How To Recession Proof Your Small Business
Sign in

How to recession proof your small business

 
print Print email Email
Small businesses are crucial to our economy.

Small and Medium businesses (SMBs) are an important source of job growth. Small businesses account for a large majority of jobs in start-ups, a key source of innovation and economic growth.

Small Business experts tell you how to prepare for the worst—stay lean, talk to your customers, and don't stop hiring and marketing

To keep your company lean, you should set and measure inventory targets and keep in daily or weekly communication with your sales and operations staffs. You may also want to weed out unprofitable customers (BusinessWeek.com, Oct./Nov., 2007). Every company has customers that cost more than they add to the bottom line. Identify them, evaluate how to make them profitable customers, and if that's not possible, politely hand them to your competition.

To keep from losing business, keep in close touch with your customers. Show that you care. Understand how their business is being affected and look for ways you can help. Lasting relationships are built in hard times. And look for new market opportunities, recognizing that when the business climate changes, customer needs will change as well. That may mean new markets will open up for you.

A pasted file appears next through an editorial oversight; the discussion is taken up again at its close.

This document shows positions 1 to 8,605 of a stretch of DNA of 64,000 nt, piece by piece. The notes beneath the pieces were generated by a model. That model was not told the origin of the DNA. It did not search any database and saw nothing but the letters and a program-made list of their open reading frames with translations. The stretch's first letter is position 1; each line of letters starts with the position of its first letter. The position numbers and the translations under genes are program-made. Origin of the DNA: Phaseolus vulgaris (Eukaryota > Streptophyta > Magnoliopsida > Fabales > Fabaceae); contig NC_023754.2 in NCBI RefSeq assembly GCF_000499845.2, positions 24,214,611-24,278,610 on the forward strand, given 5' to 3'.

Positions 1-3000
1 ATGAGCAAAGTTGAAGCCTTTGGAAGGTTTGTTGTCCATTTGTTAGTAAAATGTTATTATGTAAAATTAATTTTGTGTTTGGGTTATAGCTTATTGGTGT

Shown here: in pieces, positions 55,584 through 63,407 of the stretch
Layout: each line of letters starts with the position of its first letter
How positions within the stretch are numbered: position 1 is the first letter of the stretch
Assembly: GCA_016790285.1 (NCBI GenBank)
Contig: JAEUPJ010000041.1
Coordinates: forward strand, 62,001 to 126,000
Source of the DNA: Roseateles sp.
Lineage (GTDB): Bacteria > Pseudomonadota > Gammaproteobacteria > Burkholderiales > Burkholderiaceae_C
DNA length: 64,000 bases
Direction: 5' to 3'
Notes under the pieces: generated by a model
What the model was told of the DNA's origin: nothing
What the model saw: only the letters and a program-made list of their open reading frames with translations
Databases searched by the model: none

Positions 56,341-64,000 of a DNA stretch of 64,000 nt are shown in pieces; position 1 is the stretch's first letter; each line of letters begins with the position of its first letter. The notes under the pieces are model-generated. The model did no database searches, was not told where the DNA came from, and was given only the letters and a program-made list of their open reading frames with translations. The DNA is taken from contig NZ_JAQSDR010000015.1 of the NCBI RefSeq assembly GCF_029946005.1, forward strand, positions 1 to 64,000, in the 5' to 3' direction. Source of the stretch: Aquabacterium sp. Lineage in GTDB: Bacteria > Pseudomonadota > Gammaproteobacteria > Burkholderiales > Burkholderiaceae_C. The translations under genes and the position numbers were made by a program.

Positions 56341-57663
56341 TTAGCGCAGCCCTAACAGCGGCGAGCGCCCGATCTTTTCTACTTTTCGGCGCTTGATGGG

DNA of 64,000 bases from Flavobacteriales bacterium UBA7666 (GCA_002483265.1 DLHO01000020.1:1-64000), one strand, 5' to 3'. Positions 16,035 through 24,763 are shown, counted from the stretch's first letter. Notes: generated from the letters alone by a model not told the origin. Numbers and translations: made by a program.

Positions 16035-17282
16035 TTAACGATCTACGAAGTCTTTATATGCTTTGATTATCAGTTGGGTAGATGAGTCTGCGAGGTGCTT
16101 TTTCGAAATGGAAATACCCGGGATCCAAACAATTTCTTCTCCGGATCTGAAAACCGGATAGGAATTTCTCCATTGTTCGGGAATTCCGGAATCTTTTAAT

Develop strategies to land more customers. I counsel my clients that if they want to make their companies grow they will have to steal customers from their competitors, period. The pie is shrinking. For the auto repair shops, cars are more reliable and need less frequent service. In the restaurant world there's been overbuilding and the average number of meals eaten out has declined for the first time in a number of years. The successful small business is going to have to win a bigger share of that shrinking pie.

The way to do that, particularly for small businesses, is to use effective lead generation and marketing solutions such as Tradeseam to connect with new customers, partners and suppliers and create a positive experience. Make sure you give every customer the best experience you can. That means clean restrooms, courteous staff, eye contact, handshakes. You've got to do this better than the other people out there. Another good option for local businesses is community involvement. Join a online small business community or the Chamber of Commerce. Sponsor a Little League team. Let the Girl Scouts do a car wash in your parking lot. This is part of bonding with your community and becoming an established part of it.

start_blog_img